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Fela Speaks On His Family, Music, and Western Influence On His Songs

The pleasure some Africans find in being white is something that did not start today and yesterday, being the 20th remembrance of  Fela Anikulapo Kuti, we remember that even our own Afrobeat pioneer, had once thought himself English until he went to England to study, and the reality struck when things are barred from black people who were popularly referred to as “coloured”.


This was revealed in an interview with Fela on Colonial mentality. According to the King of Afrobeat, being African was never something he was conscious of until he went to England and realized that he wasn’t as loved by the white people as they would want him to believe. In his words, “These white people don’t like us too much”.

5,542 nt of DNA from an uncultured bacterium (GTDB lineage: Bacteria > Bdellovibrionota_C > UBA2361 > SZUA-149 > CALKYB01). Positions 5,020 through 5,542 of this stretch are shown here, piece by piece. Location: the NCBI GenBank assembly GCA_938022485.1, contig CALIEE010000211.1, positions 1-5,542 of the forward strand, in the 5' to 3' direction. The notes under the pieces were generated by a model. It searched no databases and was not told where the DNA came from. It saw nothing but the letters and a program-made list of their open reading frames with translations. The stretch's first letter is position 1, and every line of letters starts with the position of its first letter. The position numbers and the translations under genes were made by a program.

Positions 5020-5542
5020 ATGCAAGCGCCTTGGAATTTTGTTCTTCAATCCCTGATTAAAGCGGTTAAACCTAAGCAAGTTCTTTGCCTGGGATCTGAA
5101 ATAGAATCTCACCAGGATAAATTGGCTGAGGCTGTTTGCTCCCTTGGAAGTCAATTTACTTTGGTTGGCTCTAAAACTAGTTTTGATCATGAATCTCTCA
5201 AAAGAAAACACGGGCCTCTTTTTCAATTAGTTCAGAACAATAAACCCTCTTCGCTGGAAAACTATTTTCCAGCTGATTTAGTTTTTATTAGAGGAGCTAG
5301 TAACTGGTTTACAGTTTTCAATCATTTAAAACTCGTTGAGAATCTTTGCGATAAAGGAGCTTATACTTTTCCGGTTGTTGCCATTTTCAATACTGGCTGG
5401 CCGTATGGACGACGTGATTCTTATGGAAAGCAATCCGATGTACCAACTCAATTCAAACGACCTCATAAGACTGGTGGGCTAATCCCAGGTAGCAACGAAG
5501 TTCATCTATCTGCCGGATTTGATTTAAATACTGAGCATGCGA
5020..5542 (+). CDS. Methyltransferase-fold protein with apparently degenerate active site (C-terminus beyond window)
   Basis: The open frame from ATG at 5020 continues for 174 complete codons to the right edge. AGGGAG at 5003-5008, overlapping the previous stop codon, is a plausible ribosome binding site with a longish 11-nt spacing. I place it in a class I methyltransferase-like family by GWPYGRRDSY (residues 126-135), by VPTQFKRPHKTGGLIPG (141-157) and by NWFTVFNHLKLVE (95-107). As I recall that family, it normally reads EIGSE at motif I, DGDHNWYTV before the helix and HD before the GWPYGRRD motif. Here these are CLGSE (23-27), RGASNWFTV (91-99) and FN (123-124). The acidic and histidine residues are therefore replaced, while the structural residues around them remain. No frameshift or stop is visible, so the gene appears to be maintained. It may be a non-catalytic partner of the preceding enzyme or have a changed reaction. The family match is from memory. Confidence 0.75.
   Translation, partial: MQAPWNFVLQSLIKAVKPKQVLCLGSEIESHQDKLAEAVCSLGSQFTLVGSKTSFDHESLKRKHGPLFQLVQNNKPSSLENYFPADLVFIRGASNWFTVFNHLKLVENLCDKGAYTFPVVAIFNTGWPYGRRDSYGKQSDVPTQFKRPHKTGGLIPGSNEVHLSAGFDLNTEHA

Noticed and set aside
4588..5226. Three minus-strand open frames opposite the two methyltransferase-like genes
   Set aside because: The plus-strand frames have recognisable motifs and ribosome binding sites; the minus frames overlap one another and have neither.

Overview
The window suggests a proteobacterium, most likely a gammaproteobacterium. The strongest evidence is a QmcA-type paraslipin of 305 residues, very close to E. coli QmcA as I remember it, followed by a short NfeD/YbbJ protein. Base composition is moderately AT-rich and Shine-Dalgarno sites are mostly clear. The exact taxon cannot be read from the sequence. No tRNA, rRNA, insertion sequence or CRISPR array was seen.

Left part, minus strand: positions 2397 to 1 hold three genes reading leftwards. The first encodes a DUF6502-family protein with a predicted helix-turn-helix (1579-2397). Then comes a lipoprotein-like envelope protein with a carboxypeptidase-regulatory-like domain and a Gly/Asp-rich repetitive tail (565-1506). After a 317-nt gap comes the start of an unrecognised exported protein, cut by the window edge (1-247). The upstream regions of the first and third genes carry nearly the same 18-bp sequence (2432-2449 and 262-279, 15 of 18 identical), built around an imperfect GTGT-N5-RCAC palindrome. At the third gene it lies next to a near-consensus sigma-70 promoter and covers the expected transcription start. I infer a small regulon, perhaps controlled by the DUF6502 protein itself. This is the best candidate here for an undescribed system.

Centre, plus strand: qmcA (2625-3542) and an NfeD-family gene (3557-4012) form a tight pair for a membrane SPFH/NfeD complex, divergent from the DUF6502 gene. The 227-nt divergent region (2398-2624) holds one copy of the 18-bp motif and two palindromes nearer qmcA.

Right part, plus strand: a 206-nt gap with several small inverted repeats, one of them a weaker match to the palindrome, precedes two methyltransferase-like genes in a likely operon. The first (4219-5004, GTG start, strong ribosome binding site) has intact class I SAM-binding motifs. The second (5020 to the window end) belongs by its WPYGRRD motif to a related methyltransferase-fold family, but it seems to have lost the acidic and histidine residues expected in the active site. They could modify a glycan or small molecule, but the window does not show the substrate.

This interview is one that gives us a brief insight into the icon we celebrate today, taking us through the journey of how he became conscious of being African in England, hence prompting him to start questioning the things around that exists in Africa and how the teachings of the western world were strategically placed for their own good.

He went further to talk about his song, ‘Teacher No Teach Me Nonsense’, where he stated that the song was one that aimed to prompt the minds of Nigerians to start thinking and to let the West know that he is no longer following their practice as these practices only get worse by the day in Africa.

Issues such as these were things that inspire this legend as he sings about political and sociocultural issues to tackle the dictates of the people in power, be it the ‘Whites’, the Nigerian military government or the civilian dictators.

Fela died on the 2nd of August 1997 and celebrating him is also celebrating Afrobeat and the freedom that lies within it!

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